Russia: Supreme Court Plenum resolution is glimmer of hope for the right to protest

Responding to the resolution by the Plenum of the Russian Supreme Court to provide guidance to lower courts hearing cases related to public assemblies, published today, Amnesty International’s Russia Researcher Anastasia Kovalevskaya said:
“This long-awaited resolution will hopefully provide some much-needed protections to peaceful protesters in Russia – especially the provisions aimed at reducing their arrests and administrative detentions. Over the past year and a half we have documented numerous cases where people were denied their basic right to gather peacefully.”
“However, this resolution will mean nothing unless it is effectively implemented. And it’s only a half-measure, as comprehensive and meticulous work is needed to bring Russian legislation on public gatherings into compliance with international human rights law and standards.”
“We reiterate our call on the Russian authorities to drop all restrictive policies on public gatherings and to stop treating freedom of assembly as a privilege they can either give or deny to the Russian people.”
On Wednesday 27 June, the Plenum of the Supreme Court for the first time agreed to provide guidance for administrative cases concerning freedom of assembly.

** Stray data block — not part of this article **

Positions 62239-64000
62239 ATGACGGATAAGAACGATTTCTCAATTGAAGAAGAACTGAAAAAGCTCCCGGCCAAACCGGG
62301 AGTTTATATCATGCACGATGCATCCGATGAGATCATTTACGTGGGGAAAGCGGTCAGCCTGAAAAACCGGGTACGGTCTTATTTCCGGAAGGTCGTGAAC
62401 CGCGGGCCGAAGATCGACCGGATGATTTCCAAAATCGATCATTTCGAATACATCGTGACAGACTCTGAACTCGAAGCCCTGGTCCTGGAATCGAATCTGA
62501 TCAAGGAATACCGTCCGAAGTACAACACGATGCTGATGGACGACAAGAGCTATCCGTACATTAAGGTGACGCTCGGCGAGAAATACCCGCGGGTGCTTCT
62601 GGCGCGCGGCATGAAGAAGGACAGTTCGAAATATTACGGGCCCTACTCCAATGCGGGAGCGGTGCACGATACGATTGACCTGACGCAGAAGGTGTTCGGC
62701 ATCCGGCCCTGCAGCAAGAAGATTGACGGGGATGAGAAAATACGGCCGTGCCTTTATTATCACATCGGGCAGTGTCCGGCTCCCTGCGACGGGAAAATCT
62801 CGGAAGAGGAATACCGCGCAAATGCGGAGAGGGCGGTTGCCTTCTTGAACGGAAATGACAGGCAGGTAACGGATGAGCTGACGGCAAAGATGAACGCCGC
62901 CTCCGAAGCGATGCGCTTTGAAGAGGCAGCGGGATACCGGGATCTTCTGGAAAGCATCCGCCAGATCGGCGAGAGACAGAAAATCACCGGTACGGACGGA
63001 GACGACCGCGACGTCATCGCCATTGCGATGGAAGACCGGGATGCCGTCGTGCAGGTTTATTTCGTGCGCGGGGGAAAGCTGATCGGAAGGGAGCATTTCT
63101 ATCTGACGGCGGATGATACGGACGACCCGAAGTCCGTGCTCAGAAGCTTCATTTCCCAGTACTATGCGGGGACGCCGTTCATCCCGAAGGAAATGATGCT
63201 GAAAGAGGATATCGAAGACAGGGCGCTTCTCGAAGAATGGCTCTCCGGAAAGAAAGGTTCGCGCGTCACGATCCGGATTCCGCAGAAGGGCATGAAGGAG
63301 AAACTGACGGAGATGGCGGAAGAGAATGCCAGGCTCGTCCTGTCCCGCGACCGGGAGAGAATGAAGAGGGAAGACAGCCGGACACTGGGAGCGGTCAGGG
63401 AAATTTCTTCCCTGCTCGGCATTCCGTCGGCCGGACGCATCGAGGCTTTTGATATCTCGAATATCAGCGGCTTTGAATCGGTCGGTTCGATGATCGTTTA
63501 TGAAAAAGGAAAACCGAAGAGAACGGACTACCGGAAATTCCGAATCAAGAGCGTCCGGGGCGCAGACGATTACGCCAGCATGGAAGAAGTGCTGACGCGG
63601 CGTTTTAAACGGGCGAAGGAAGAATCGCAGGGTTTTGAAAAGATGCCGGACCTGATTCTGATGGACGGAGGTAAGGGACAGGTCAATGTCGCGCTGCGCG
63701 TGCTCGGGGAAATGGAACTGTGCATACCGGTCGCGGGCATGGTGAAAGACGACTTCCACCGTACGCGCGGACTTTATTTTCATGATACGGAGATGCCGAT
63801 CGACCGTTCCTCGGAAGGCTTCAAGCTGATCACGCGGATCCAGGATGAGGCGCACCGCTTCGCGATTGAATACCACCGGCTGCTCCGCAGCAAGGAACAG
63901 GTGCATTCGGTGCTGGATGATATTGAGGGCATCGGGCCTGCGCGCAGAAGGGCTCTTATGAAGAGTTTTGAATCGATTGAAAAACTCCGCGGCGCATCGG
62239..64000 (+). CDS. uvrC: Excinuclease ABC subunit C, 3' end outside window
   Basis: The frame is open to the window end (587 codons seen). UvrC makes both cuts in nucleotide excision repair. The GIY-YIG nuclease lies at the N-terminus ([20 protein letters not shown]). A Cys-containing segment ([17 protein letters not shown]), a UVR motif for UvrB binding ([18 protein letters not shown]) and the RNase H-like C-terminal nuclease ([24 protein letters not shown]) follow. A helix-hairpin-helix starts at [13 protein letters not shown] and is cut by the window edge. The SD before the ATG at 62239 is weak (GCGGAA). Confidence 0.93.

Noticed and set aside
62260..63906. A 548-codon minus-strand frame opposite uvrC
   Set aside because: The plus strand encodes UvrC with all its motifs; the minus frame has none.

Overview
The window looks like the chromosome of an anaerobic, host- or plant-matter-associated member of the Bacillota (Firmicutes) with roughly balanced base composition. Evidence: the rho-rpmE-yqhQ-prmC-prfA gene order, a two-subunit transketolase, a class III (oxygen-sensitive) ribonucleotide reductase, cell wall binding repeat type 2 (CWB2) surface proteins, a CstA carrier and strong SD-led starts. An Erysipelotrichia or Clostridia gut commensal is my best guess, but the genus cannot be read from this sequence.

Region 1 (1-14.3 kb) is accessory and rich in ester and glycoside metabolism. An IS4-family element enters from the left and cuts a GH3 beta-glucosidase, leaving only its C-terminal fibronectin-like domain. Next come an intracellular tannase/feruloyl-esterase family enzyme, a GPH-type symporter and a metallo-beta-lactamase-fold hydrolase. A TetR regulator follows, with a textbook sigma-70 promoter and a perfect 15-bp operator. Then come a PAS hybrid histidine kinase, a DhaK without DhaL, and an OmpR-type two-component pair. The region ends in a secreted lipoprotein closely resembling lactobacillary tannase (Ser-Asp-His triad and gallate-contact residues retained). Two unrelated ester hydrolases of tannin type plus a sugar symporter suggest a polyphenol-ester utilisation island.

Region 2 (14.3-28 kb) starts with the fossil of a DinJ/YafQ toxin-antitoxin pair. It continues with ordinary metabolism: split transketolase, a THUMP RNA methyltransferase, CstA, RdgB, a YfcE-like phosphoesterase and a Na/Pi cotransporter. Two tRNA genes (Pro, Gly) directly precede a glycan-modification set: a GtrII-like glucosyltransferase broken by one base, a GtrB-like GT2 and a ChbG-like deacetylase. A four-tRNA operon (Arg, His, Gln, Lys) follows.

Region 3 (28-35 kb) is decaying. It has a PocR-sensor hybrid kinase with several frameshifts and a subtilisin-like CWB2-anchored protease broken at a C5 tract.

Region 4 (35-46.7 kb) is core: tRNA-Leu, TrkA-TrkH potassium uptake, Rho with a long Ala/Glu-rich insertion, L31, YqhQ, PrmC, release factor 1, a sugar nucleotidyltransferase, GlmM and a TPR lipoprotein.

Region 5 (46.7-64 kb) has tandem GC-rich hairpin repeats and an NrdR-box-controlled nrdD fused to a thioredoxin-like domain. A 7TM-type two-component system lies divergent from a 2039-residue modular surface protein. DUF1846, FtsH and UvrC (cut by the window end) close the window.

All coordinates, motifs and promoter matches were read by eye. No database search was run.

The resolution[1] includes several progressive recommendations to lower courts, such as by reducing their ability to impose administrative detention – currently widely used against peaceful protesters – to only extraordinary cases.
The resolution states that the authorities’ requests to change the time and venue of protests should be realistic and the alternative time and venue should accommodate achieving their legitimate aim.
It also states that forcibly persuading employees to join protests may constitute a criminal offence.
Other points in the resolution remain restrictive, such as the proposal that gatherings on private premises are subject to the authorities’ approval and deeming several single-person pickets with the same message as a public gathering.

[1] The text in Russian is publicly available at

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